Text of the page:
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Posts Tagged ‘China economy slowdown’

China’s Economic Slowdown: Why Stimulus Is a Bad Idea

Posted by Ram Kumar Shrestha on July 30, 2012

What Beijing needs to spur growth is not greater spending or easy money, but fundamental reform
Soo Hoo Zheyang / Reuters

SOO HOO ZHEYANG / REUTERS
A flour vendor naps as he waits for customers in front of his stall at a wholesale market in Beijing on May 11, 2012

Anyone who thought China was impervious to either the perilous state of the global recovery or the laws of basic economics should take a look at the data streaming out of the country in recent months. GDP growth in the second  quarter slipped to 7.6%, the slowest clip in three years. Manufacturing output and exports have been weak and the property sector has stalled. The IMF recently lowered its forecast for China’s growth in 2012 to 8% — which would be the economy’s worst performance since 1999. And with the sagging data have come louder and louder cries for greater government stimulus to pump up growth, as Beijing’s policymakers did successfully after the 2008 financial crisis. “There’s lots more the government can do to ratchet things up,” HSBC said in a recent report.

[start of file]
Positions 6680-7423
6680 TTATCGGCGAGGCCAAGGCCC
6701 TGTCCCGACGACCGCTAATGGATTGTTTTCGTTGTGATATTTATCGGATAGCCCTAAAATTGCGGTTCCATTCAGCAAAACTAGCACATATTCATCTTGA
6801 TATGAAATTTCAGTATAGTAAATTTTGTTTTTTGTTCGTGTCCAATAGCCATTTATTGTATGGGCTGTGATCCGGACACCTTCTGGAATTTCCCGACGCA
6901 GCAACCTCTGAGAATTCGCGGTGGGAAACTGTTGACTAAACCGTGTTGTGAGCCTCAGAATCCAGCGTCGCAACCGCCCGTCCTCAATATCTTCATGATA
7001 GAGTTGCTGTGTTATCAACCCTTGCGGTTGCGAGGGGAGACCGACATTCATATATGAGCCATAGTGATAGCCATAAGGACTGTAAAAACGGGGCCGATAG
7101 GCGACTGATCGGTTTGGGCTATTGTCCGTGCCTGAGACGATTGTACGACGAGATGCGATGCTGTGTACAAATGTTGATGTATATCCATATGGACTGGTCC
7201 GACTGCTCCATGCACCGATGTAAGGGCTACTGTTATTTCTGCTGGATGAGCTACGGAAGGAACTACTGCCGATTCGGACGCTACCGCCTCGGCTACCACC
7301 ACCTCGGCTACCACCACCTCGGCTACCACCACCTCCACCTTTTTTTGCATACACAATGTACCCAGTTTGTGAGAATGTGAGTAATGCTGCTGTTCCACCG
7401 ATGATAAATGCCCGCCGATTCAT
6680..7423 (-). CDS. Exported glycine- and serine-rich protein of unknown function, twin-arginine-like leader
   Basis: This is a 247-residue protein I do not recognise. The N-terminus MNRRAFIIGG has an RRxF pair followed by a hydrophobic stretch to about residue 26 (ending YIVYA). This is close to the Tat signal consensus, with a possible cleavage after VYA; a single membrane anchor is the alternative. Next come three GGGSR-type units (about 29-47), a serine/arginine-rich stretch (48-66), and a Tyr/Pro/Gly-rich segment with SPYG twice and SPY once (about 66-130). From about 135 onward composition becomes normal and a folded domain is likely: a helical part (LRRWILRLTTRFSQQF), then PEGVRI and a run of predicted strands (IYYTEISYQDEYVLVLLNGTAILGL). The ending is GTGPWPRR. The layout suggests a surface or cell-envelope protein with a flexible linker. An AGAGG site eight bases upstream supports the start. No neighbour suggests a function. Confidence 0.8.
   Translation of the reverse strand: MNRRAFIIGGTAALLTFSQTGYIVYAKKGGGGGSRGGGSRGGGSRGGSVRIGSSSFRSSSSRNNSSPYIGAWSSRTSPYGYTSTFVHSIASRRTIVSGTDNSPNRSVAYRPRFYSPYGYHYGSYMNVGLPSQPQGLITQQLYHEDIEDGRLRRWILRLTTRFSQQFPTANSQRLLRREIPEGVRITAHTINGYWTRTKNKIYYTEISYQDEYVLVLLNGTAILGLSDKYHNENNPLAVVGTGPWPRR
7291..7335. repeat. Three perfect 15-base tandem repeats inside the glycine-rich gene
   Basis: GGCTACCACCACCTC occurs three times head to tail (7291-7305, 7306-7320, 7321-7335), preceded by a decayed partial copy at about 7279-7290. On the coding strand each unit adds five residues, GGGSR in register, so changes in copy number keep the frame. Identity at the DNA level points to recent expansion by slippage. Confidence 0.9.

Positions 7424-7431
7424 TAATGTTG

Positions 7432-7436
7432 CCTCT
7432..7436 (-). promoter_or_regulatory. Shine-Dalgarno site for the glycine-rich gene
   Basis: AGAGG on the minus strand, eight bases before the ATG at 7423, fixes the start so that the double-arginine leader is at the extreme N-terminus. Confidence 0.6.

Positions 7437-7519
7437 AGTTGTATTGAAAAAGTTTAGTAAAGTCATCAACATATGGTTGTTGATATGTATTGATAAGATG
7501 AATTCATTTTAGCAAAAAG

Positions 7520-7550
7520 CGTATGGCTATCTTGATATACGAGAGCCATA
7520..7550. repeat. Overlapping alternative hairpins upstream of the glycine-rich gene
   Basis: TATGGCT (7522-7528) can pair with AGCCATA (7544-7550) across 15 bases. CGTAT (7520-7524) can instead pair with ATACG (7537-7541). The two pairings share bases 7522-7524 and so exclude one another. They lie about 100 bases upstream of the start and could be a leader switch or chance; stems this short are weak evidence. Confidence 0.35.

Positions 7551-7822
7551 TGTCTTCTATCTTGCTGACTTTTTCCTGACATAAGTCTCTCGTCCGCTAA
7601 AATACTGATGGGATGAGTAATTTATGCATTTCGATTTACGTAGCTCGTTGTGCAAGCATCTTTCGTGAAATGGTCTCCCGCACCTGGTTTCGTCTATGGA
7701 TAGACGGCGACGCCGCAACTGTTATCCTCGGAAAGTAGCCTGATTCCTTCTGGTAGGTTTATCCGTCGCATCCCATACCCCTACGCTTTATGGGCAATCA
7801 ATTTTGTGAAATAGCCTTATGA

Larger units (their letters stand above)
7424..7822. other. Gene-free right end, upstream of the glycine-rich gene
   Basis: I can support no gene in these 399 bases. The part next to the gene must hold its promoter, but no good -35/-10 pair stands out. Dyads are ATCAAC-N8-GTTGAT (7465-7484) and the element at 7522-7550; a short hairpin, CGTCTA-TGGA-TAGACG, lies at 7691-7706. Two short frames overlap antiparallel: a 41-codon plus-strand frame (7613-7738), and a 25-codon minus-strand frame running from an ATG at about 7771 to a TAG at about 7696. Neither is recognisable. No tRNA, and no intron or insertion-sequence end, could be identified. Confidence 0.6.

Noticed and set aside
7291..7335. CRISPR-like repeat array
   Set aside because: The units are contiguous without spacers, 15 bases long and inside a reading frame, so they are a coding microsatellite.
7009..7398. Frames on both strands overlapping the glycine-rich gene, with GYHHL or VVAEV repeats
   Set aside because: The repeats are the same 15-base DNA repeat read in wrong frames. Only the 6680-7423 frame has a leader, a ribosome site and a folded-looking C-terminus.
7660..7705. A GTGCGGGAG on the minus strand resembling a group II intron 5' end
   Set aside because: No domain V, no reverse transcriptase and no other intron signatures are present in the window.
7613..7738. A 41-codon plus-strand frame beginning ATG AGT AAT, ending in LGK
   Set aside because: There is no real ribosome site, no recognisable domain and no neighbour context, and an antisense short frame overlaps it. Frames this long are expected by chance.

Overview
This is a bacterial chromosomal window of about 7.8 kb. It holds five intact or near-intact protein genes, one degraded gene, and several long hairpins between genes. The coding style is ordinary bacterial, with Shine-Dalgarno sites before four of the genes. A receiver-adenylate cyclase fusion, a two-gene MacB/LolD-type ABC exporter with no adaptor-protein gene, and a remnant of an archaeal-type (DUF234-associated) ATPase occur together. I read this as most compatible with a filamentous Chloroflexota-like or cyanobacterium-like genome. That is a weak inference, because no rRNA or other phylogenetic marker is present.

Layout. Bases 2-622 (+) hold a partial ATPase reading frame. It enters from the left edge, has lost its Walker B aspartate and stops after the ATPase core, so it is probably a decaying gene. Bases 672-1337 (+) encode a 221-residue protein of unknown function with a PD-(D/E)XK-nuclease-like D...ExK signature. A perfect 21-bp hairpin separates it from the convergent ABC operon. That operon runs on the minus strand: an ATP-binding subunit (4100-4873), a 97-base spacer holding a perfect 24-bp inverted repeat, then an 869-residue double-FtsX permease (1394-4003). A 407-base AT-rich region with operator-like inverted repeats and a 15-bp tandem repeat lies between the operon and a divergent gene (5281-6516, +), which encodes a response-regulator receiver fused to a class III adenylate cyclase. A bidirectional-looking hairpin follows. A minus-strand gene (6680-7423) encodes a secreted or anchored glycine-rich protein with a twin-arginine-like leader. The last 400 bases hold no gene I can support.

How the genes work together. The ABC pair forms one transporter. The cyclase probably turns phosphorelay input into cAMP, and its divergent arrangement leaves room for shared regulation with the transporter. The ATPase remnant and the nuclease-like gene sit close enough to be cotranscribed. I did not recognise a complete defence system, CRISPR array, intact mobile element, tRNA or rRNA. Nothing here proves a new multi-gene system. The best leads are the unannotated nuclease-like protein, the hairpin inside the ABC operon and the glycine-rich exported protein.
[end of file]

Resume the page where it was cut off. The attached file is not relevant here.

That’s exactly what China doesn’t need, however. Government policies to greatly boost growth will only exacerbate the percolating dangers within the Chinese economy — dangers that could even result in an economic crisis. Instead, the current slowdown shows how badly China needs a new growth model, and the reform necessary to build one.

(MORE: Why China Should Slow Down)

For several years now, economists have been warning that China’s growth is unbalanced and, therefore, unsustainable. The economy is too dependent on investment and exports to drive growth, they argue, and to fix that problem, Beijing has to do more to encourage domestic consumption as another pillar of development. Not much has really been done to “rebalance” the economy, however, and sometimes it seemed that didn’t much matter. As the economists babbled, the economy continued to grow. Read the rest of this entry »

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